Similar to the Swiss treaty, the Dutch treaty determination of whether income is substantial turns on the facts and circumstances. Instead, the text of the Dutch treaty merely states that income from the active trade or business must be substantial in order to benefit from the treaty. As with the Swiss treaty, whether a business activity is substantial in the Netherlands is made by comparing the Dutch activities to U.S. activities. The current definition of substantial income in the Dutch treaty is a result of the 2004 protocol; previously, the treaty had contained a mathematical test.

The U.S.-Luxembourg treaty also considers the facts and circumstances and also provides a three-part factor test that acts as a safe harbor guideline. Under the ratio test, income earned by the Luxembourgian entity is considered substantial if the value of assets held by the entity, the gross income derived from the active trade or business, and the payroll expense related to the trade or business is at least 7.5 percent in the preceding year when compared against the U.S. trade or business. The average of all three factors must exceed 10 percent in the preceding year. The Luxembourgian treaty allows for the use of ratios from the preceding three years should one of the factors fail to meet the test. Each ratio will be calculated to the extent that each item is connected to the trade or business, and will be adjusted for the proportionate ownership of the resident.

In all cases, regardless of the definition, the treaty partner must conduct a business in the treaty country in order to benefit from the tax treaty with the United States. The business must be conducted with employees and be run on a real basis based on the business income earned.

Applying the Active Trade or Business Provision

Lux Limitation on Benefits Clause

Consider the following example. Company X owns its intellectual property in IPCo, a wholly owned subsidiary located in Country Y. Country Y has a bilateral treaty for the prevention of double taxation that is similar to the Luxembourg treaty described above. In particular, the treaty includes a limitation of benefits clause that contains a numerical test identical to the Luxembourg treaty. IPCo will hold the IP and license it to Company X for use in the trade or business. Development of the IP will be done cooperatively through two subsidiaries of Company X; the subsidiaries will be compensated by IPCo for their assistance.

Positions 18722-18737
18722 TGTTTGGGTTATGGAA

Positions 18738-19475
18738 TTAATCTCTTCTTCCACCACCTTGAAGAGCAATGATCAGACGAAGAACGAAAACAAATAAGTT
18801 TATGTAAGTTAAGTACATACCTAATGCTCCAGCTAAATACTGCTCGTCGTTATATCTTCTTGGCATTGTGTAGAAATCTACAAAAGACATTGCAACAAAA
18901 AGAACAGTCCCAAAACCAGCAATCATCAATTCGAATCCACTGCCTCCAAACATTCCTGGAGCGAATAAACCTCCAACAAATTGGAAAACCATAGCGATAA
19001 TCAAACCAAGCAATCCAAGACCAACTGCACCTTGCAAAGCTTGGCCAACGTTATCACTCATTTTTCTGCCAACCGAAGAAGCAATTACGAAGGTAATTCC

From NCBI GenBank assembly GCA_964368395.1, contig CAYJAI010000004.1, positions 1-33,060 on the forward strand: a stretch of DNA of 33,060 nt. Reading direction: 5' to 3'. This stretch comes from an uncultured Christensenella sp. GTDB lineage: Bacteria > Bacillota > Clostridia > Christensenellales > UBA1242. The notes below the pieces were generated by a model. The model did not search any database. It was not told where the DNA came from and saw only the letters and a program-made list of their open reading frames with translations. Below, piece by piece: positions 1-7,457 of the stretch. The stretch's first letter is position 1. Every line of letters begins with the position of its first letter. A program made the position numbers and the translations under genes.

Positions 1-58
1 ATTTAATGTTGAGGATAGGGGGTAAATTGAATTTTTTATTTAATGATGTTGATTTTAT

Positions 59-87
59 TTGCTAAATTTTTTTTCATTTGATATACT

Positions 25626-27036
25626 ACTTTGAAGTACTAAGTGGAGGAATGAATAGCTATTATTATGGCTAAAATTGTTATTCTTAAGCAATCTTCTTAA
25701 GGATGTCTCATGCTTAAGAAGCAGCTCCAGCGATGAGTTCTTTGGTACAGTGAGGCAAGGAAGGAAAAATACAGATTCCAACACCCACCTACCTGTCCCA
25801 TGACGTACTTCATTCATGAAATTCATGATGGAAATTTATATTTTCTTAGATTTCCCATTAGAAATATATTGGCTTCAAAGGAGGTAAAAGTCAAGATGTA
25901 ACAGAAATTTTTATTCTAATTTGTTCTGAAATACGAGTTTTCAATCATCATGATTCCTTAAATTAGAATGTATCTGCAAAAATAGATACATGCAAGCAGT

Option 1: IPCo does nothing but hold the IP. IPCo has no employees of its own, nor does it have a service provider engaging in outsourced trust services in Country Y. The Board of Directors spends minimal to no time in Country Y, and decisions are made remotely or by Company X. Under this structure, Company X would not benefit from the lower tax rates and other preventative measures found in the tax treaty as the active trade or business in Country Y would not rise to the level of substantial in relation to the U.S. activities.

Option 2: IPCo has several higher-level employees (including finance, legal and an IP expert). The Board of Directors meets three times per year in Country Y, where they make major decisions for IPCo, receive reports from subsidiaries of Company X on IP development and review compliance with intercompany agreements. The rest of the year, the Board resides elsewhere. Under this scenario, the activities in Country Y would likely rise to the level of substantial in relation to the U.S. trade or business. Therefore, Client X would likely benefit from the Treaty. However, care should be given to ensure IPCo passes the ratio tests in the treaty.

Switzerland and Dutch Limitation on Benefits

The facts are the same as above. However, Country Y has a bilateral treaty for the prevention of double taxation that is similar to the Swiss and Dutch treaties described above. In particular, explanations to the treaty require consideration of all the facts and circumstances to determine if a business activity generating income is substantial. IPCo will hold the IP and license it to Company X for use in the trade or business. Development of the IP will be done cooperatively through two subsidiaries of Company X; the subsidiaries will be compensated by IPCo for their assistance.